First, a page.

39th Bomb Group (VH)
Gunner's Badge


dfc.gif [The Distingushed Flying Cross]

br_oak2.jpg [Bronze Oak Leaf Cluster]

airmedal.gif [The Air Medal]

br_oak2.jpg [Bronze Oak Leaf Cluster]


br_oak2.jpg [Bronze Oak Leaf Cluster]

Unit Citation

arpuc.jpg [The Presidental Unit Citation]
br_oak2.jpg [Bronze Oak Leaf Cluster]
Oak Leaf Cluster

Service Awards

amcamp.gif [The American Campaign Medal]

apcm.jpg [The Asiatic-Pacfic Campaign Medal]
star1.gif [Bronze Star]

wwiivic.gif [The Victory Medal, World War II]

Click on the name of the Decoration, Service Award, or Ribbon Device to learn the criteria

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Major Charles B. Miller
Airplane Commander

I got my commision in the Field Artillery from VMI in May '42 and immediately requested a transfer to the Air Corps. It came in July and I trained in the Southeast and got my wings Feb. 16, 1943.

I completed my 25 missions flying B17s with the 388th Bomb Group, 8th Air Force, out of England over Europe, from about Oct. '43 to about March '44. We got 4 Air Medals and the DFC for being lucky.

When I came back to the States, I did not enjoy trying to teach those kids to fly B17s so I volunteered for B-29s and joined the 39th at Smoky Hill.

We got in 28 missions before the war ended and got credit for the 29th for the flyover at the peace signing, where we buzzed the Missouri. I got four clusters for the Air Medal, a DFC for letting a West Point Col. fly with us, so he could get a medal, another DFC for shooting down the Jap Ruffe and one for just being there.

After the war the headquarters brass wanted some fame, so they planned to strip a B-29 and fly from northern Japan to Washington, DC, non-stop. Some how, I was selected to fly their baggage to Washington. The services were counting points and figuring who would go back to the States, so we were happy to carry baggage. We were to fly the baggage to Washington and fly back to Guam!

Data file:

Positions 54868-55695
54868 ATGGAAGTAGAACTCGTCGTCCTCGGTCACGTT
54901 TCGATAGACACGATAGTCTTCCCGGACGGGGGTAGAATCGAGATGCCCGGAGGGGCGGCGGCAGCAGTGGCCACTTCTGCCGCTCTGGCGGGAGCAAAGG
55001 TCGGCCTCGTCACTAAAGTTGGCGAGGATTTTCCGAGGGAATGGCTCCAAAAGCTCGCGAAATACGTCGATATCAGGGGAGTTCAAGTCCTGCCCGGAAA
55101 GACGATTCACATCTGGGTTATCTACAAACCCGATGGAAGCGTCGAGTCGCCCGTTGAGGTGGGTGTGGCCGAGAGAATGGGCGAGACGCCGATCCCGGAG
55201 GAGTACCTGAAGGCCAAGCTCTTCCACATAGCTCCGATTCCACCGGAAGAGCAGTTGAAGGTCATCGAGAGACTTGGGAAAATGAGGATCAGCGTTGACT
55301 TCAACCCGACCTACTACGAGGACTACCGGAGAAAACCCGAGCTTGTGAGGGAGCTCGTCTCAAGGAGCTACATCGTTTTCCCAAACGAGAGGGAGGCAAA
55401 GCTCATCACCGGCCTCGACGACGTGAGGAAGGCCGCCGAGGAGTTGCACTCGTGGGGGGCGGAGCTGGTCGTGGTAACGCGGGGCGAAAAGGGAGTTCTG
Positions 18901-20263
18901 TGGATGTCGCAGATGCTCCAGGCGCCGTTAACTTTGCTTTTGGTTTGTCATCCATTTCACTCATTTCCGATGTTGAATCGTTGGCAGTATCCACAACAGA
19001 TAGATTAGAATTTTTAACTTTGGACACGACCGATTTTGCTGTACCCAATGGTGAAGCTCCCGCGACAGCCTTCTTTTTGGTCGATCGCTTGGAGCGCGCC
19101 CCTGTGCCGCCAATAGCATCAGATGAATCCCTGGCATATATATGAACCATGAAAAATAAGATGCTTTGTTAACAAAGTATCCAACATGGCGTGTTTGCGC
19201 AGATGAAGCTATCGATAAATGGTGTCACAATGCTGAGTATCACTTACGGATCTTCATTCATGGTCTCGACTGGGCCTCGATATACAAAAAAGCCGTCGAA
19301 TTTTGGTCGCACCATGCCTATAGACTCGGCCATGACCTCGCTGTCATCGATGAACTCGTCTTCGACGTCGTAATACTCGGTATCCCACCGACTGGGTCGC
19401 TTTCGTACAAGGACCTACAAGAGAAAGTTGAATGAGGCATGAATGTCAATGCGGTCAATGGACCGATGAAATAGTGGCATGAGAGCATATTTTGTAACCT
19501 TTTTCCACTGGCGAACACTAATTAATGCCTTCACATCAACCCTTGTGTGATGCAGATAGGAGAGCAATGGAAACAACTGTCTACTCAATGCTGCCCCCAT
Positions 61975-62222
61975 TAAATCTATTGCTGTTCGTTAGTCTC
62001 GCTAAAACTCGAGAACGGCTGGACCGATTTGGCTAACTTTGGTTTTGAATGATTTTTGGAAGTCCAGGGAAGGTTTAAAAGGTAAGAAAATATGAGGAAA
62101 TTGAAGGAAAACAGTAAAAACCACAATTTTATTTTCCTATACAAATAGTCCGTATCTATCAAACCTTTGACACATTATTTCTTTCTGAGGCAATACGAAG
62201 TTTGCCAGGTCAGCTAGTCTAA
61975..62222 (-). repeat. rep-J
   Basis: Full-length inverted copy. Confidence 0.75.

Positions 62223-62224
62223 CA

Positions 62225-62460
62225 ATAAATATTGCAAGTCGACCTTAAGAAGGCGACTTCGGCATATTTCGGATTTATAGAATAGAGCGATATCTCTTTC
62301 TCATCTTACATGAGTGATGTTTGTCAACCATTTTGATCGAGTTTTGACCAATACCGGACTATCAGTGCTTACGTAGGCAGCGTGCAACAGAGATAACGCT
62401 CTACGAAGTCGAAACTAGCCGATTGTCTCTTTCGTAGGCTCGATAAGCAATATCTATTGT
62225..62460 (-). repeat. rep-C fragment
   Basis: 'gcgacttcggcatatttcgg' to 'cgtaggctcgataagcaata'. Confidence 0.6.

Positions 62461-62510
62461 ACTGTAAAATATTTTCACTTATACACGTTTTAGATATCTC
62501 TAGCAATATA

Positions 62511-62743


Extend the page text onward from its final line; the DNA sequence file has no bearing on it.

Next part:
I was from Richmond, VA, which is only about 100 miles from Washington, so I was going to get home, for a while anyway. We used the plane we had flown over in and on most of our missions. No.1 engine was not the best, but we were going home. We flew to Kwajalein, Hawaii and Sacramento. We took off in the evening, with No.1 not in top shape, but we were going home. At 3600' No. 2 started running away. We tried to feather it, without success. We were holding altitude and that is all. Then No. 3 and 4 stated running away. No. 2 caught fire and we got it out. We were loosing altitude at 1500 fpm so I gave the order to bail out. At 1000', (the ground I figured later was 160'), I looked around and everybody was gone. I stared to get up and the throat mike was caught. I got that loose and went back to the nose wheel hatch and checked, three times, to be sure the chute harness was buckled, jumped out, saw the bottom of the plane and pulled the ripcord. Nothing happened. I gave it a big pull. The chute opened and I hit the ground at the same instant! My knee hurt a little, but I was able the gather the chute, find the North Star and head north, until I was found.

The knee bothered me a little for years but no more. I run three miles, every other day, and play tennis several times a week.

Sorry to hear about Bud Elvgreen. He came by to see me one time and I saw him one time in St. Paul. My favorite about Bud, the co-pilot, was that on the way to Japan, I would get sleepy and ask Bud to take over. I would then get to sleep, but wake up and see Bud with his head in his lap, fast asleep. I would stay awake for 2 hours, while he continued to sleep. I would wake him and he would say, "I am not sleeping, just resting my eyes."

Major Charles B. Miller took his Final Flight on 29 August 2018

Crew 28 Main Page
61st Squadron Crew Index
Source: Charles B. Miller, Airplane Commander, Crew 28